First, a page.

Review: Unbearable Lightness by Portia de Rossi

Unberable Lightness by Portia de Rossi“I didn’t decide to become anorexic. It snuck up on me disguised as a healthy diet, a professional attitude. Being as thin as possible was a way to make the job of being an actress easier . . .”

Portia de Rossi weighed only 82 pounds when she collapsed on the set of the Hollywood film in which she was playing her first leading role. This should have been the culmination of all her years of hard work—first as a child model in Australia, then as a cast member of one of the hottest shows on American television. On the outside she was thin and blond, glamorous and successful. On the inside, she was literally dying.

In this searing, unflinchingly honest book, Portia de Rossi captures the complex emotional truth of what it is like when food, weight, and body image take priority over every other human impulse or action. She recounts the elaborate rituals around eating that came to dominate hours of every day, from keeping her daily calorie intake below 300 to eating precisely measured amounts of food out of specific bowls and only with certain utensils. When this wasn’t enough, she resorted to purging and compulsive physical exercise, driving her body and spirit to the breaking point.

Even as she rose to fame as a cast member of the hit television shows Ally McBeal and Arrested Development, Portia alternately starved herself and binged, all the while terrified that the truth of her sexuality would be exposed in the tabloids. She reveals the heartache and fear that accompany a life lived in the closet, a sense of isolation that was only magnified by her unrelenting desire to be ever thinner. With the storytelling skills of a great novelist and the eye for detail of a poet, Portia makes transparent as never before the behaviors and emotions of someone living with an eating disorder.

From her lowest point, Portia began the painful climb back to a life of health and honesty, falling in love with and eventually marrying Ellen DeGeneres, and emerging as an outspoken and articulate advocate for gay rights and women’s health issues.

In this remarkable and beautifully written work, Portia shines a bright light on a dark subject. A crucial book for all those who might sometimes feel at war with themselves or their bodies, Unbearable Lightness is a story that inspires hope and nourishes the spirit.



What an emotional head-trip Portia de Rossi’s memoir is. By the time I finished reading it, I was both glad the novel had stopped and so very thankful I’ve never had anorexia, bulimia, or cared about dieting. Having a choking phobia and being concerned with carbohydrate totals because of an autoimmune disease is bad enough thanks. I’m exhausted out of sympathy for all those who go through this, or a similar experience to Portia’s journey, as I imagine they must be truly exhausted.

Knowing all of this happened and someone went through such an experience, as well as Portia’s struggle with accepting her sexuality, made it both easy and difficult for me to read. On the one hand; I’m so happy I was able to finish this in three days. I know if I had of taken a week or more then it would have messed with my head too much. Her tale and how she shares it digs deep into you and once those hooks are in… I’d be amazed if you felt no sympathy or pain for her whatsoever.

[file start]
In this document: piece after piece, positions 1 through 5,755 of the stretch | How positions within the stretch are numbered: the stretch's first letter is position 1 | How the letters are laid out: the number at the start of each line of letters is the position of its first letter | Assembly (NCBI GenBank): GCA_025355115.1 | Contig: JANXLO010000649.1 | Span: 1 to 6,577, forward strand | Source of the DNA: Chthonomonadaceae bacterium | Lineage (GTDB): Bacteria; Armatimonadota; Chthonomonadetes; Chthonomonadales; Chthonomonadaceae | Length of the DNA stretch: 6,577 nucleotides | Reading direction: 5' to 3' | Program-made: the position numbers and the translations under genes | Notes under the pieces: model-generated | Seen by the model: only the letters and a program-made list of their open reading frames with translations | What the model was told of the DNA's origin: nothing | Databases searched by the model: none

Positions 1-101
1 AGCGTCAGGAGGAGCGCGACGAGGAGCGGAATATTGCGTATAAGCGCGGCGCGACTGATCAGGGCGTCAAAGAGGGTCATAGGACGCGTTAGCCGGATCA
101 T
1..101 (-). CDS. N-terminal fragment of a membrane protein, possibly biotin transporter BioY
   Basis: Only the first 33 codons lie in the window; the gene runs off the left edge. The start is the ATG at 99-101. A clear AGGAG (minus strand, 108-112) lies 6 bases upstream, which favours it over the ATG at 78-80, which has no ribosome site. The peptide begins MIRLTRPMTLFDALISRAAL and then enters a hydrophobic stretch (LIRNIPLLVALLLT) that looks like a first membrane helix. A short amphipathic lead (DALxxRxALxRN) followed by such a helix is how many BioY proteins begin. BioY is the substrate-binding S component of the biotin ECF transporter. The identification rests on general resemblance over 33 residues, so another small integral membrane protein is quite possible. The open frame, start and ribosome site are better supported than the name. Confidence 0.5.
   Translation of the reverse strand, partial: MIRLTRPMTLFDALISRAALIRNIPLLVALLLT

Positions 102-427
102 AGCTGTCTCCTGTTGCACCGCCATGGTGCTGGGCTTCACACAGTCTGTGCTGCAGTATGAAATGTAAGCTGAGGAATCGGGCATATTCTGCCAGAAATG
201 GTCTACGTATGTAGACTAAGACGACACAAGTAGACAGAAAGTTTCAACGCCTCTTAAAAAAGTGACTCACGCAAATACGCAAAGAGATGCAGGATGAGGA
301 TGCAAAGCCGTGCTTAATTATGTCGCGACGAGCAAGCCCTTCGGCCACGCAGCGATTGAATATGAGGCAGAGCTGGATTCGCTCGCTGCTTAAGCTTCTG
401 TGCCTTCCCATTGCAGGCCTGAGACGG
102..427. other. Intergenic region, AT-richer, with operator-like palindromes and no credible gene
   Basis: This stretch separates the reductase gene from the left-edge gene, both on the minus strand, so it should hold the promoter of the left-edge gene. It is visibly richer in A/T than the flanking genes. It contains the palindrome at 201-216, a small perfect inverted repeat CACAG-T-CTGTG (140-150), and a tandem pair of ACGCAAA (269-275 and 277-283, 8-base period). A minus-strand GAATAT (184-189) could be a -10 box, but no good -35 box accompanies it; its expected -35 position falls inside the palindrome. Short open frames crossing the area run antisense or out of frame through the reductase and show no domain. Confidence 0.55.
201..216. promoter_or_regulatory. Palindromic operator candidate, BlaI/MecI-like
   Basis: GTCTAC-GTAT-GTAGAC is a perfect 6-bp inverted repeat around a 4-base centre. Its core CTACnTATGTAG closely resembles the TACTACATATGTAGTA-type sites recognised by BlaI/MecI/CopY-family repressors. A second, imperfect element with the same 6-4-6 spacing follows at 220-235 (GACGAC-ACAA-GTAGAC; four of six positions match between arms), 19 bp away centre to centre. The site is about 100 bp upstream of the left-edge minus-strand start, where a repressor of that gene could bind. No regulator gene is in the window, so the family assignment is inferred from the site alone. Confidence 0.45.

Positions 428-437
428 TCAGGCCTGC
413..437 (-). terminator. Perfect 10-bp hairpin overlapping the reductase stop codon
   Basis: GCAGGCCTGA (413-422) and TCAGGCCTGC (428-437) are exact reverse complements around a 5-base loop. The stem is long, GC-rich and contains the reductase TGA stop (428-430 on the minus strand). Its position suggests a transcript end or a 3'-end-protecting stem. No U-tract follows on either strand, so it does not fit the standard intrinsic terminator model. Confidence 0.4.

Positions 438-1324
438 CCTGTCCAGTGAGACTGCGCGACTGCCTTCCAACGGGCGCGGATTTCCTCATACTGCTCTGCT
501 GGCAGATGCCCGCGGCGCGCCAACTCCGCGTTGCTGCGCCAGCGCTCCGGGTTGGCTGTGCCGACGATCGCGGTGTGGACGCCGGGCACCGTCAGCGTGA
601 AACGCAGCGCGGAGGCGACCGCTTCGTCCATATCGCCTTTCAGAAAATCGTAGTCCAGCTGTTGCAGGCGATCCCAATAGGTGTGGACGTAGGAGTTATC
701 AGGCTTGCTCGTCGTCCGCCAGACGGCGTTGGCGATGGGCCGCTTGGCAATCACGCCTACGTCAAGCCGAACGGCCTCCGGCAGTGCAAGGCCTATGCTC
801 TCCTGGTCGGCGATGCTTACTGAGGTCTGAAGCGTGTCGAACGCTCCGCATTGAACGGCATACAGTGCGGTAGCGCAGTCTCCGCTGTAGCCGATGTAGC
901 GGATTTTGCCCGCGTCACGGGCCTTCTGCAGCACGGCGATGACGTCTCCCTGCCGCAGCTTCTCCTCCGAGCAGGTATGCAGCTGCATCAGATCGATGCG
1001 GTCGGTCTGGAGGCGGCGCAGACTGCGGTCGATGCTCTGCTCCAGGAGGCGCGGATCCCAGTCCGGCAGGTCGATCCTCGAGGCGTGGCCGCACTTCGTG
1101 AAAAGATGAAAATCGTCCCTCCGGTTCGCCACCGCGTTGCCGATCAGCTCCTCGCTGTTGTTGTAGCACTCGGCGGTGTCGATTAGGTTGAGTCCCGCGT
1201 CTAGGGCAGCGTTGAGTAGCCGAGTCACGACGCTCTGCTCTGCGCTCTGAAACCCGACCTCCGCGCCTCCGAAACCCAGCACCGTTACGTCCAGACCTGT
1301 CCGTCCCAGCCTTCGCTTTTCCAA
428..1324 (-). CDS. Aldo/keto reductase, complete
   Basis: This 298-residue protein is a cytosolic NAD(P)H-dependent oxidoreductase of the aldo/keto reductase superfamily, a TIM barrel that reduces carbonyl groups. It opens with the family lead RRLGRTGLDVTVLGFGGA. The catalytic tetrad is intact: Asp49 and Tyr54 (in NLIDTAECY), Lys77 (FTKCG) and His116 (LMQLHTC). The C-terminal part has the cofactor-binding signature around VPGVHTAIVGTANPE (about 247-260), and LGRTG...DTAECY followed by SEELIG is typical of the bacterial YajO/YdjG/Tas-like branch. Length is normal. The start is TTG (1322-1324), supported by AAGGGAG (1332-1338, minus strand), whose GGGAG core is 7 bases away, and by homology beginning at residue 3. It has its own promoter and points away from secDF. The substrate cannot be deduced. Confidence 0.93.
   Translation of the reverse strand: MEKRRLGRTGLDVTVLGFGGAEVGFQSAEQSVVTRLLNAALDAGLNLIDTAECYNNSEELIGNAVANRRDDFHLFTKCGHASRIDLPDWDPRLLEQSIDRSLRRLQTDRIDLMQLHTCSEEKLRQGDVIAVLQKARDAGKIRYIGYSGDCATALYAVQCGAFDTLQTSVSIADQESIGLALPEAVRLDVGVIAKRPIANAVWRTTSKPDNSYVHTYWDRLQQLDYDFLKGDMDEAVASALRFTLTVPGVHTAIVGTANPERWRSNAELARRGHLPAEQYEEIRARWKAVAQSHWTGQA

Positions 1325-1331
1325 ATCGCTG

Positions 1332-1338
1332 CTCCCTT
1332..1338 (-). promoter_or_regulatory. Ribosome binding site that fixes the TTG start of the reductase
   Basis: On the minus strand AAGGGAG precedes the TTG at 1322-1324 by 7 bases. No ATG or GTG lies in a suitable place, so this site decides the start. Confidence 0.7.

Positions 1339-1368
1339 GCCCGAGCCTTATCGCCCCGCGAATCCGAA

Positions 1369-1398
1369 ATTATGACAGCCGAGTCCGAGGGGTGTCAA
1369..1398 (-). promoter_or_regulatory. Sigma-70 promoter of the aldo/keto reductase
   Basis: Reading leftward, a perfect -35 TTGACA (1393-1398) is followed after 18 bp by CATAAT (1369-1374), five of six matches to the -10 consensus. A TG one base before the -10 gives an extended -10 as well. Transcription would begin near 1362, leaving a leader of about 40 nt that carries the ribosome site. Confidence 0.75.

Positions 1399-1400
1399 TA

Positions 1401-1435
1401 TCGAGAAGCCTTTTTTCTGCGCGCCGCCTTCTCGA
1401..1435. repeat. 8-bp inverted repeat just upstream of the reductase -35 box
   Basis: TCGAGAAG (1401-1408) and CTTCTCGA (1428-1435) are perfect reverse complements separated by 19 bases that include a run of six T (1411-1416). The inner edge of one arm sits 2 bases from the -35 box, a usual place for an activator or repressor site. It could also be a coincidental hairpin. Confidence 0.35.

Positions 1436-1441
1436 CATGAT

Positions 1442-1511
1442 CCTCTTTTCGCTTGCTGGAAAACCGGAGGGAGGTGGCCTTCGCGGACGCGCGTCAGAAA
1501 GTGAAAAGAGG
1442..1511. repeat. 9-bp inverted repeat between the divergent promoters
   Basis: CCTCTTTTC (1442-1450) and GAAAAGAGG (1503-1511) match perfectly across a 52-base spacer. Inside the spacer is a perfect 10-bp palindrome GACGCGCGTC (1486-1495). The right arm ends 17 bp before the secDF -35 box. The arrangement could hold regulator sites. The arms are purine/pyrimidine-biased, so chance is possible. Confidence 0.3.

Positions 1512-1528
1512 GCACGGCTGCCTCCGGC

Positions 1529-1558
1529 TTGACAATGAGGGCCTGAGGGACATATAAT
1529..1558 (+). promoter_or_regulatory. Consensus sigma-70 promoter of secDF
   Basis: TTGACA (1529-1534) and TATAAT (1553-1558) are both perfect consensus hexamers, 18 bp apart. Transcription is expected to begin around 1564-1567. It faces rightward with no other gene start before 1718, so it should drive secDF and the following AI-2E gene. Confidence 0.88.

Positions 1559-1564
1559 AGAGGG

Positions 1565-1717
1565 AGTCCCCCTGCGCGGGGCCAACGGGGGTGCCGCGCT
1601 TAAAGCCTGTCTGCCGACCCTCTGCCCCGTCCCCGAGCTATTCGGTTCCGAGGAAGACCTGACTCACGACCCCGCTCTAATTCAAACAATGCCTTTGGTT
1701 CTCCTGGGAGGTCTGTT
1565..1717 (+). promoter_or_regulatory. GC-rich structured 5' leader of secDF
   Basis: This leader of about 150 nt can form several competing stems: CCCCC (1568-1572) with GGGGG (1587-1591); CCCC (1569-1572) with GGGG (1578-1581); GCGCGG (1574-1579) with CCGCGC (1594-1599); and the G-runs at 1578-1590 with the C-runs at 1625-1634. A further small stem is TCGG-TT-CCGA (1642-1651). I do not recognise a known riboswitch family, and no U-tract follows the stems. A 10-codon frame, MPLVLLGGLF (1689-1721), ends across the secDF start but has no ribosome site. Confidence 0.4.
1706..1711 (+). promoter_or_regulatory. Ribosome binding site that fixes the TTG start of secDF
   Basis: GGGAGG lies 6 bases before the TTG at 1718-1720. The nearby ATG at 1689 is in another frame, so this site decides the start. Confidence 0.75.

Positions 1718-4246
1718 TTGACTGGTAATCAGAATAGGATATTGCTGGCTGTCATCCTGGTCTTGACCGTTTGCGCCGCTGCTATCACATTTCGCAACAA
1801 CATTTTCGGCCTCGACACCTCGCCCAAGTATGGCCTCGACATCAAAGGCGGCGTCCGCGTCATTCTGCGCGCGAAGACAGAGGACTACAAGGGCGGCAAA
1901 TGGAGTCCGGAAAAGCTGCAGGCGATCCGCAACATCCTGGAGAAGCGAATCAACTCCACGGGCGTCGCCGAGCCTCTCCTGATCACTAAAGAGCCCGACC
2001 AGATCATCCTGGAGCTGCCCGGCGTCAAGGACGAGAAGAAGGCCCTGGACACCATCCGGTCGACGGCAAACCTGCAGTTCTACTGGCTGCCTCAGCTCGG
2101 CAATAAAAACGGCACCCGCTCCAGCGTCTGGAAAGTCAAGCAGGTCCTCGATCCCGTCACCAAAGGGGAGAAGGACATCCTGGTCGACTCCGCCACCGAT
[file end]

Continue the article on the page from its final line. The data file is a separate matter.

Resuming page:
Her struggle with bulimia and anorexia, her goal of reaching her unrealistic ideal, was obviously such an obsession for her and that obsession seeps through her words and is something you can’t avoid. When the story started to get really deep into the nitty gritty of her obsession that was when I found myself wanting to get away from it the most. I think if you’re not careful or have been having the same issues yourself, you might find your day-to-day life being influenced by reading Portia’s experience.

On the other hand, even with my natural inclination of wanting to get away from so much negativity and tunnel vision, Unbearable Lightness was extremely easy to read and hard to put down. Portia has such a talent in getting you to relate and at times to feel her pain, it really is quite hard not to be won over and engrossed. I have read several comments in other reviews and in general ones about the book when it comes to editing though. Sure, there should probably be another editor or more editing, but in the end the story comes across feeling as though Portia is personally relating to you how she lived, breathed, and obsessed in those years of struggle.

I have, and do have, problems with eating, but I’ve never had anorexia or bulimia. My eating difficulties are not connected to concerns of weight (unless I want to put it on because I am and feel underweight) and being accepted for my weight, so while I could connect on some level with Portia’s anxiety, fear, and rituals, struggling with weight is something I’m unfamiliar with and made it hard for me to relate.

What I related to the most was her fear of her sexuality being exposed. The whole story made me want to cry, I was teary by the end of it, but her shame and fear stemming from being gay was just… I would say sexual orientation sucked, but really it’s society that does with something like this. Society, YOU SUCK. YOU SUCK HARD.

No matter how much Portia has come to terms with everything and how great it was to actually read about it (not the whole journey of recovery, but the difference between her earlier thoughts and her far more happier ones), I still find myself so emotionally battered that I must do something nice for myself. It’s one of those types of stories, but it was definitely worth reading.

Word on the street is I love guest posters. It’s true! If you’re interested in guest posting on BA, whether it’s book reviews or something else book related, drop me a line. I’d love to hear from you.

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